The Philippines is a major partner in America’s hub-and-spokes alliance model in Asia Pacific– comprising Japan, South Korea, Australia, the Philippines, and Thailand.
It would help the government to view this big picture before jumping the gun.
Indeed, President Rajapaksa has intrigued observers who held reservations about him, with an unexpected display of maturity in foreign and domestic policy. He has eschewed rhetoric and also managed to rein in his acolytes who ravished in flag-burning demonstrations in front of the Western Embassies.
However, the travel ban on the Sri Lankan Army Chief now raises the ante. It surely causes the loss of face for his government. His Foreign Minister Dinesh Gunawardena stressed, rightly so, that it is the prerogative of a democratically elected President to appoint persons of expertise to the positions of responsibility.
Similarly, though, it is the prerogative of the American lawmakers to decide who they let into America. The government can shout from the rooftops, invite the Suleimani’s replacement as the revolutionary guard command to a red carpet welcome and burn the house down with whatever international image it cultivated during the past five years.
Or it can just let this incident pass. Escalation would only drive Sri Lanka to the wall. It was similar short-sighted egotism of senior Rajapaksa, Mahinda that landed Sri Lanka in the fringes of the civilized world. Successful leaders and countries learn from past mistakes and strive to avoid repetition. President Gotabaya should not let the history repeat itself.
There is one last point. Whether the Sri Lankans like it or not, the events of the final phase of the war would continue to haunt us periodically, though the apparition has lost much of its stem. Sri Lanka has to handle it dispassionately. EU countries and NGO captains are calling for a full-scale international investigation. Some of those calls are no different from asking for a consolation prize for losing the war.
Majority of often exaggerated civilian casualties were indeed collateral damage. Then there are several high profile incidents, such as the abduction of Tamil youth by a Navy intelligence unit, the killings of students in Trincomalee, etc. Some of them are currently before the court. These investigations are important to redeem the image of the security forces and the country.
However, there are signs that the government is backtracking on the process. A presidential commission appointed to look into allegations of political victimization recently issued an order preventing the Permanent High Court from proceedings in the case filed against the former Commander of the Navy, Admiral of the Fleet Wasantha Karannagoda and others.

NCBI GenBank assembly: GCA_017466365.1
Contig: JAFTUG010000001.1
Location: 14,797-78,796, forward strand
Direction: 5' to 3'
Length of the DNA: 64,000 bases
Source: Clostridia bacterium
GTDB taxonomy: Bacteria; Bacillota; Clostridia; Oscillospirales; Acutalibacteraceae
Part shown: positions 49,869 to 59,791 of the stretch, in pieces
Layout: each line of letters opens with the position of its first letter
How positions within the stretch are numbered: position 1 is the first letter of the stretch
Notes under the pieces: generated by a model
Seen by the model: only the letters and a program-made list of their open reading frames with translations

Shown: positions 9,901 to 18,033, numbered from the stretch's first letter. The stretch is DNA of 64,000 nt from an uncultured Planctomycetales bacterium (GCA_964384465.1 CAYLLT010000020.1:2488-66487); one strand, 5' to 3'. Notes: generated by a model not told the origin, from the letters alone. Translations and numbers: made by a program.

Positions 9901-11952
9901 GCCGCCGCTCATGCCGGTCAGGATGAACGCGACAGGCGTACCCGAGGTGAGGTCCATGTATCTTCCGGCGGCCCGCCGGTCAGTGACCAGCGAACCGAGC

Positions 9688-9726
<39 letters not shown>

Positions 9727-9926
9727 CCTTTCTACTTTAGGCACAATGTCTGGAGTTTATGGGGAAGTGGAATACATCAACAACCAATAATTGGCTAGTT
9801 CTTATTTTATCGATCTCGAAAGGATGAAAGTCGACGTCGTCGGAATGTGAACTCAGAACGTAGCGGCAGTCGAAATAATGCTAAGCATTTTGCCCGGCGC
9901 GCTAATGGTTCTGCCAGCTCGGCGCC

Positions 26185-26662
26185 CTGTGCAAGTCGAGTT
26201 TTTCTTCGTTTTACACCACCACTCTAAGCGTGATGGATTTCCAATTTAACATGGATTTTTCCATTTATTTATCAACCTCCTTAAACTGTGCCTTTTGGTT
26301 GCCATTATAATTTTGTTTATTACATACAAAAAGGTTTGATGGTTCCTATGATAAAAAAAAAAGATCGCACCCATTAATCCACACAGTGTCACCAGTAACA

The Attorney General rejected the order, admirably so, stating that he is not bound by the instructions of the presidential commission.
Also, certain quarters within the government are campaigning to end the investigations into the attacks on media personnel. A television station owned by the family of Duminda Silva is lobbying for the release of the former Parliamentarian who was sentenced to death over the killing of political rival Baratha Lakshman Premachandra and three others.
All that might appear tempting, when the government rides high on a wave of public approval, but make no mistake, the wave would crash at one point, and there will be a payback.
If the integrity of courts and other independent institutions are compromised, it would be extra difficult to defend Sri Lanka internationally.
Finally, relations with the US do not need to be drastically affected. If that happens over this incident, it would be due to the government returning to the old habits of its predecessor in 2010-2015.
Instead, It should strive to cool down the tension. It should contemplate the means to strengthen ties with America in a way that it would substantially address the American strategic interests so that it would be tempted to overlook minor discrepancies in our domestic policy in the past.